Wednesday Q&A: Freezing Up
When I'd mentioned my strawberry score, someone on my facebook fan page asked how exactly I went about freezing my fruit, so I thought I'd share.
Now they say that in order to preserve fruit properly in the freezer you must add sugar (maybe it's a sugar syrup, if I remember right) to maintain the cellular integrity of the produce, but I for one have no interest in putting sugar anywhere it's not absolutely needed, plus the intended frozen fruit use in my kitchen is mostly for blending up in smoothies and homemade ice creem, so I say integrity, shmintegrity. What's important to me is that:
1.) All the fruit doesn't stick together in the freezer bags, making it impossible to use unless the whole bag is defrosted at once, and
2.) I know when I froze the stuff, so I don't find myself planning to make cherry cardamom ice creem for dinner guess only to discover my cherries taste like freezer because they're a batch from 2008.
You will need:
* fruit - any amount
* a large colander
* a paring knife (for strawberries, peaches); a pitter* (for cherries)
* a bowl or counter-top compost bucket to receive stems, pits, what-have-you
* one or more baking sheets (that will fit in your freezer)
* parchment paper to fit your baking sheets (really only if your baking sheets have a perma-grime)
* freezer bags
* a permanent marker
I'm presuming your fruit is local, and hopefully it's also low-spray or even organic (I talk about this in both Get It Ripe and Ripe from around Here if you want more info). Nonetheless, give it a good rinse, using your hands to gently toss them around in the colander. Once you turn off the water, transfer the fruit to a tea towel-lined bowl, or leave them in the colander with a plate underneath it so you don't get run-off from your work area onto the floor.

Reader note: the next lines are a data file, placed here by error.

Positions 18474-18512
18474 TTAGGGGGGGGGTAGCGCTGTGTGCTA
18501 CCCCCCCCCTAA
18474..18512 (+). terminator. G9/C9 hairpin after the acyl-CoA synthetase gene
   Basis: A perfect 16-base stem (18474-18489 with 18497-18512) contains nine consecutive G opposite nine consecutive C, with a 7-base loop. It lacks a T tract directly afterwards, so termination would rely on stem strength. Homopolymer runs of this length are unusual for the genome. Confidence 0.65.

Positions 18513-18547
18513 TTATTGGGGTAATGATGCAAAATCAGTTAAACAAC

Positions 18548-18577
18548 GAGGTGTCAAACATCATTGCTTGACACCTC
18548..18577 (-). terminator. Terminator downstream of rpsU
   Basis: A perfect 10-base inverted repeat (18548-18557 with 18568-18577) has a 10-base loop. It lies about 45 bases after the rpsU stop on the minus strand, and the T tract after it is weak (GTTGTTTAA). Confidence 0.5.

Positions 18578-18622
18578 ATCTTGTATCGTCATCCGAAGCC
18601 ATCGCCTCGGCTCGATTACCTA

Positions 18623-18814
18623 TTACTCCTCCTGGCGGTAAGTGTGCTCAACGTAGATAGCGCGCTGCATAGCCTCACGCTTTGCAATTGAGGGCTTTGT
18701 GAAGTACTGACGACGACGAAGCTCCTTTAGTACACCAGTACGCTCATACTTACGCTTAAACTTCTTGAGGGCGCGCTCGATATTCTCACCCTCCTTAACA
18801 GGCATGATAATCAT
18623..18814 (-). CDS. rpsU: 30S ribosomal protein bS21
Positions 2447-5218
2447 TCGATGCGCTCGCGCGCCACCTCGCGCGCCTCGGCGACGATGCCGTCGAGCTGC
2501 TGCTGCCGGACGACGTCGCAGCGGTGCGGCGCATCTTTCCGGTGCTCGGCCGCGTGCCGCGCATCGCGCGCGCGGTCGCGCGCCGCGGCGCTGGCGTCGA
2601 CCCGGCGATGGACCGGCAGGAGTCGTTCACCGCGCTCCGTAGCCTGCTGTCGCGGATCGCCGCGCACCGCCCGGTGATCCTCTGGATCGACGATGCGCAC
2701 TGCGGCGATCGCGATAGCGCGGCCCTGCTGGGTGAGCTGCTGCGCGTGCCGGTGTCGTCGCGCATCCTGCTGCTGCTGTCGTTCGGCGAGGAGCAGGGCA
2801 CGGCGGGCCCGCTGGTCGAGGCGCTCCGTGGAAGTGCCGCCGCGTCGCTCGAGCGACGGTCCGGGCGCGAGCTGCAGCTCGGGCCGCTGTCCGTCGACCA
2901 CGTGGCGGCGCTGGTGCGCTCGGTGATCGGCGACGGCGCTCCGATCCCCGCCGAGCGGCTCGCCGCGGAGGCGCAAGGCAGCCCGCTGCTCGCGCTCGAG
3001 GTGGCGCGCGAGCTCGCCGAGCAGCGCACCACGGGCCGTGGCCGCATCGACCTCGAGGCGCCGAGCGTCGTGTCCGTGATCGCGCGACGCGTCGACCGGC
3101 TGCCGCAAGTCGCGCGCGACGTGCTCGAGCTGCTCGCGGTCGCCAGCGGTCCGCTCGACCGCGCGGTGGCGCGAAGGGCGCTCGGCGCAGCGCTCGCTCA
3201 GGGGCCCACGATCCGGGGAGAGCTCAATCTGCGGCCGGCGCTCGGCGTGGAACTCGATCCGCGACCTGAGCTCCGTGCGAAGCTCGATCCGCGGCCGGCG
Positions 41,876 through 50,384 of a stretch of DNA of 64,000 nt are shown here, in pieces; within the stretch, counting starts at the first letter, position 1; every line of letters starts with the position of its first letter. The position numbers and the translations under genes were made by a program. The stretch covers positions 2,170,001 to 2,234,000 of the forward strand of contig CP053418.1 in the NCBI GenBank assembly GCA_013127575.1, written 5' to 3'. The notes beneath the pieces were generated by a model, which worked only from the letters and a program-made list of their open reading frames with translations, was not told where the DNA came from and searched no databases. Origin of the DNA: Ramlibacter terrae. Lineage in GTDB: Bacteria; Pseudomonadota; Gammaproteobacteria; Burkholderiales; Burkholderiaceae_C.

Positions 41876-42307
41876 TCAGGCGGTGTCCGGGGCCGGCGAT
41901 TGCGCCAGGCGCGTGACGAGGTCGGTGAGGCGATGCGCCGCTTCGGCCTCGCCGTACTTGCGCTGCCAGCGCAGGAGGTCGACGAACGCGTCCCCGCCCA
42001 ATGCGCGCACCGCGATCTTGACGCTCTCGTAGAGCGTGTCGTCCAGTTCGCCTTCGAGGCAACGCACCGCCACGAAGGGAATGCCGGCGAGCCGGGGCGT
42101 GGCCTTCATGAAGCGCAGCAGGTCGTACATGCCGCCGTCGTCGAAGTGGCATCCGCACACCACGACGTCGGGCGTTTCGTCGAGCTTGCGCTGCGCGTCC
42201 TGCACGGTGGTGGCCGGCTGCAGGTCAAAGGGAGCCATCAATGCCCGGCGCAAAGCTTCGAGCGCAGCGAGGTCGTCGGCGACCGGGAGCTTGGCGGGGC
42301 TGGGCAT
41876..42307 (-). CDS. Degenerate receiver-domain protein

Prep the fruit as needed, and place each berry, cherry or slice of peach individually on your baking sheets.
Slide tray(s) into the freezer and allow fruit to firm up for at least an hour, if not overnight. Then, pop 'em off the tray, load them them into pre-labeled freezer bags (if you try writing on the bags when they're loaded and cold, it'll be more of a hassle and the pen might refuse to work), and return them to their cold spot.
Get excited about enjoying a little bit of summer once the weather's cooled down like crazy.
In the past week I've bagged up no-spray blueberries from the Guleph Farmers' Market, and low-spray cherries*, too. I know there'll be a point when my housemates have to break it to me that I'm taking over the lion's share of the freezer, but for now I'm having fun preserving the bounty.
* Let me tell you, a well-made cherry and olive pitter is not a kitchen tool to scoff at. It may very well save you loads of time (compared to the option of toughing it out with a paring knife and a cutting board) once you get the swing of it. Here's an example of a couple that seem to meet my standards:
This is the one I have.
This one is made by OXO.